Discover more from Gary Paul Varner
The Matrix Resurrections: Technology as a Soft Magic System
Stakes and believability are connected, especially when it comes to science fiction.
Last time, we discussed the most controversial element of the The Matrix: Resurrections , as well as the meta narrative Lana Wachowski set out to establish at the beginning of the film. Now, the Matrix Resurrections is much better than The Matrix Reloaded (2003) and The Matrix Revolutions (2003) because it, at least, brings the original trilogy full circle. That being said, there are loads of problems, and many of them are issues I’ve already discussed in reviews of the earlier films
First, we have the pacing issue. Wachowski says too much. This time, we’re not getting conflicting narratives that are confusing the plot but rather random tangents that have nothing to do with the story. Don’t get me wrong, I loved the shots taken at the studio for forcing Lana into this situation. I got a real vindictive pleasure out of it. But it has nothing to do with the story. This rant, while fair, feels forced and bogs the story down.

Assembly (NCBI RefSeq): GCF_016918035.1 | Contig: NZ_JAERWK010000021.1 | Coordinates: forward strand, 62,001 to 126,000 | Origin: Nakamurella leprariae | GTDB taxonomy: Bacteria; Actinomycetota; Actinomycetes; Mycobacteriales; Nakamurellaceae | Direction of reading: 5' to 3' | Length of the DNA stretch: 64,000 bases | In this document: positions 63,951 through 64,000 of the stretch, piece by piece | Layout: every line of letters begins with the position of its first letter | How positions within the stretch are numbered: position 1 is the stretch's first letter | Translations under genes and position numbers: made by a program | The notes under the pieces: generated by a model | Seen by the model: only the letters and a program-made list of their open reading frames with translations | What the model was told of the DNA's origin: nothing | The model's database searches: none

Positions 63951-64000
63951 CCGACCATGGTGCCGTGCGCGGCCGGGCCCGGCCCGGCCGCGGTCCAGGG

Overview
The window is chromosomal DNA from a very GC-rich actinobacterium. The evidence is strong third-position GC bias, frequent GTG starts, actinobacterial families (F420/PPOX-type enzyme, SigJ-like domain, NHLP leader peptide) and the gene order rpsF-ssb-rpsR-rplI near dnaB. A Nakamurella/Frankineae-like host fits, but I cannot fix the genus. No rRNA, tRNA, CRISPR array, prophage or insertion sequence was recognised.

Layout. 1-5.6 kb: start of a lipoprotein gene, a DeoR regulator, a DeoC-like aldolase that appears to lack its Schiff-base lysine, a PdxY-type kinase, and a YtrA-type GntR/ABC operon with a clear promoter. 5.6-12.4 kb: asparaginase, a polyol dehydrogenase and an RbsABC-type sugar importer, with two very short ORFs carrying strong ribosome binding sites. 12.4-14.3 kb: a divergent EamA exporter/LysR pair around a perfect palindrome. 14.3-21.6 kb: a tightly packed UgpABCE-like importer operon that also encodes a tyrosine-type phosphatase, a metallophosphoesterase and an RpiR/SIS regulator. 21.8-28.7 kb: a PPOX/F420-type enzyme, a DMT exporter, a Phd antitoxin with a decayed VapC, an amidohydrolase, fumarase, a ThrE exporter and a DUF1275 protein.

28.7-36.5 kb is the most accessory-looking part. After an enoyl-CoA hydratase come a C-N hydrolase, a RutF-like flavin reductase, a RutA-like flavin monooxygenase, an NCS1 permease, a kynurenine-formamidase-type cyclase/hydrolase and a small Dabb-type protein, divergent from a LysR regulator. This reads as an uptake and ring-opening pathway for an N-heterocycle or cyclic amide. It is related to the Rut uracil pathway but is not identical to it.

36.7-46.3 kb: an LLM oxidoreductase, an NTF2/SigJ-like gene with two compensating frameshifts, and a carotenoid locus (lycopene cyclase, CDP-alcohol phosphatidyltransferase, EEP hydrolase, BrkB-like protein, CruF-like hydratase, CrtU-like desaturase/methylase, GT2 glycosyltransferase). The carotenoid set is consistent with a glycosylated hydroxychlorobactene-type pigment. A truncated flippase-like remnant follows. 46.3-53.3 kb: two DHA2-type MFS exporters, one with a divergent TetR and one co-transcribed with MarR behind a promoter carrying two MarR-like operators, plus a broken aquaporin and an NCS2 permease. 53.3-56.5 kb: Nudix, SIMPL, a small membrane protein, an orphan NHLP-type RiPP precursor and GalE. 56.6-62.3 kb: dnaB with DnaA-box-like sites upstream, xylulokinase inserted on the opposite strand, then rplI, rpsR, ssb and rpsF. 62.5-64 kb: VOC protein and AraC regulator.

Second, the machines become sentient with zero explanation as to how any of this is happening. We get pet robots, magnetic beads that form humanoid representations of computer programs, and Agent_Smith becoming who knows what.
It’s doubtful even Lana knows what Smith is anymore. Smith is no longer a virus, but he is somehow connected to Neo, so when the machines bring Neo back to life, Smith is along for the ride. This doesn’t make sense. The whole point of Neo’s sacrifice was to kill Smith. So, when the machines brought Neo back, why wouldn’t they just leave Smith dead because he nearly destroyed the Matrix last time? Why are Neo and Smith a package deal? How are they packaged?
Given that Trinity is now a package deal with Neo, is Smith connected to her? And what was the point of bringing Smith back in the first place? That story arc should be done. We have a new villain now, and they couldn’t get Hugo Weaving to return for the project, so we can’t even attribute this narrative decision to fan service. What is the point of having Agent Smith when he’s not portrayed by Hugo Weaving?